Corpus Juris Civilis

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Corpus Juris Civilis

(kôr`pəs jo͝o`rĭs sĭvī`lĭs), most comprehensive code of Roman lawRoman law,
the legal system of Rome from the supposed founding of the city in 753 B.C. to the fall of the Byzantine Empire in A.D. 1453; it was later adopted as the basis of modern civil law.
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 and the basic document of all modern civil lawcivil law,
as used in this article, a modern legal system based upon Roman law, as distinguished from common law. Civil law is based on written legal codes, a hallmark of the Roman legal system, in which disputes were settled by reference to a written legal code arrived at
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. Compiled by order of Byzantine Emperor Justinian I, the first three parts appeared between 529 and 535 and were the work of a commission of 17 jurists presided over by the eminent jurist Tribonian. The Corpus Juris was an attempt to systematize Roman law, to reduce it to order after over 1,000 years of development. The resulting work was more comprehensive, systematic, and thorough than any previous work of that nature, including the Theodosian CodeTheodosian Code
, Latin Codex Theodosianus, Roman legal code, issued in 438 by Theodosius II, emperor of the East. It was at once adopted by Valentinian III, emperor of the West.
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. The four parts of the Corpus Juris are the Institutes, a general introduction to the work and a general survey of the whole field of Roman law; the Digest or Pandects, by far the most important part, intended for practitioners and judges and containing the law in concrete form plus selections from 39 noted classical jurists such as Gaius, Paulus, Ulpian, Modestinus, and Papinian; the Codex or Code, a collection of imperial legislation since the time of Hadrian; and the Novels or Novellae, compilations of later imperial legislation issued between 535 and 565 but never officially collected. Because it was published in numerous editions, copies of this written body of Roman law survived the collapse of the Roman empire and avoided the fate of earlier legal texts—notably those of the great Roman jurist Gaius. With the revival of interest in Roman law (especially at Bologna) in the 11th cent., the Corpus Juris was studied and commented on exhaustively by such scholars as IrneriusIrnerius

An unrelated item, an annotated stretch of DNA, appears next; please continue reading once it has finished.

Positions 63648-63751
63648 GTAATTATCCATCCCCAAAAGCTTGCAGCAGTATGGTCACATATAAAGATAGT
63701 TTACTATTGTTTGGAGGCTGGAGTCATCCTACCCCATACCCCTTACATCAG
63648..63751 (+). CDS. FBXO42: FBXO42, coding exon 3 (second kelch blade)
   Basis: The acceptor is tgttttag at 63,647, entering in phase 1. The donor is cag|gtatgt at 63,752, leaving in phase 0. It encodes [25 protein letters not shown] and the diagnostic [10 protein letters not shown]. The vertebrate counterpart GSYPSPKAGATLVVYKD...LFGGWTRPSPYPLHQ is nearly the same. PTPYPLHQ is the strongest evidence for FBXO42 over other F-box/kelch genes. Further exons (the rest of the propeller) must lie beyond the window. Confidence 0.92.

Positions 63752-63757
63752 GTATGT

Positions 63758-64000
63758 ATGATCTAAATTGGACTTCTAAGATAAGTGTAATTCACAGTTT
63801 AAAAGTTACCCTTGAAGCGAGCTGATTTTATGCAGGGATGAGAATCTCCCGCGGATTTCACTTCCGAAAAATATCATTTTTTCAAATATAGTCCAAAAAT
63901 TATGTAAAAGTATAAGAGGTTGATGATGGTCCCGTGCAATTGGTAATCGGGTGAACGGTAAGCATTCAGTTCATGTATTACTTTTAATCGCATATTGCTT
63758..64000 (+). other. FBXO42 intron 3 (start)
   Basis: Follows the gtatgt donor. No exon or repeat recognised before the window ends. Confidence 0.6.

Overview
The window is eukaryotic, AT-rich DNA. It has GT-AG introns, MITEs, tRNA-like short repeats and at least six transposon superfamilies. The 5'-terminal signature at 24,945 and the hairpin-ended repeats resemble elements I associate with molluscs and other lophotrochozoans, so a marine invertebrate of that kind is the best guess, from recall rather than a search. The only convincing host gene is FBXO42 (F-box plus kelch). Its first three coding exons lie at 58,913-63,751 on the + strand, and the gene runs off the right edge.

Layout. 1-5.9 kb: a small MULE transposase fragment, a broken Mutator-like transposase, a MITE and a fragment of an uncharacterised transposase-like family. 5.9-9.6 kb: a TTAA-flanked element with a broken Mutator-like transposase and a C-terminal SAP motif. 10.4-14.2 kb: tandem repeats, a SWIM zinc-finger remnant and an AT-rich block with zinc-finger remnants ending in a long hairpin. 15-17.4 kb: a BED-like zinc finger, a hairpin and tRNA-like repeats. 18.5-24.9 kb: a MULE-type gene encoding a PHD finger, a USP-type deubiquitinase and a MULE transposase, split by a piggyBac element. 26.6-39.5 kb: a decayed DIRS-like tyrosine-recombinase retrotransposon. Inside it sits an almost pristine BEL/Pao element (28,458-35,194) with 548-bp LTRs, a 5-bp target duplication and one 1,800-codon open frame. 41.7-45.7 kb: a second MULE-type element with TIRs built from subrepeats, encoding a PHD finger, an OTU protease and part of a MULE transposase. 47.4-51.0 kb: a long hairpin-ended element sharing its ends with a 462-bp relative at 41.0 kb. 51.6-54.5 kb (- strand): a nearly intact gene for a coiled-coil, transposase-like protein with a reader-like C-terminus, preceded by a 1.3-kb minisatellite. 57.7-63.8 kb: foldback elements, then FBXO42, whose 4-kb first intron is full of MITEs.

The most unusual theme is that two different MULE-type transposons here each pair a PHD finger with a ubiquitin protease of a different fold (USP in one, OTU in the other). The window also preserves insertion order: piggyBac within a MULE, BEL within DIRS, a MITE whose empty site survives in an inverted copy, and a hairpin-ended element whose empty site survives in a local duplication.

, c.1055–c.1130, Italian jurist and founder of the law school (c.1088) at Bologna, which became the center of legal scholarship in Europe. Though little is known of his early life, it is generally agreed that he became a professor of rhetoric and dialectic at an
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. Jurists and scholars trained in this Roman law played a leading role in the creation of national legal systems throughout Europe, and the Corpus Juris Civilis thus became the ultimate model and inspiration for the legal system of virtually every continental European nation. The name Corpus Juris Civilis was first applied to the collection by the 16th-century jurist Denys Godefroi.


See H. F. Jolowicz, Historical Introduction to the Study of Roman Law (2d ed. 1952) and Roman Foundations of Modern Law (1957); A. T. Von Mehren, The Civil Law System (1957).

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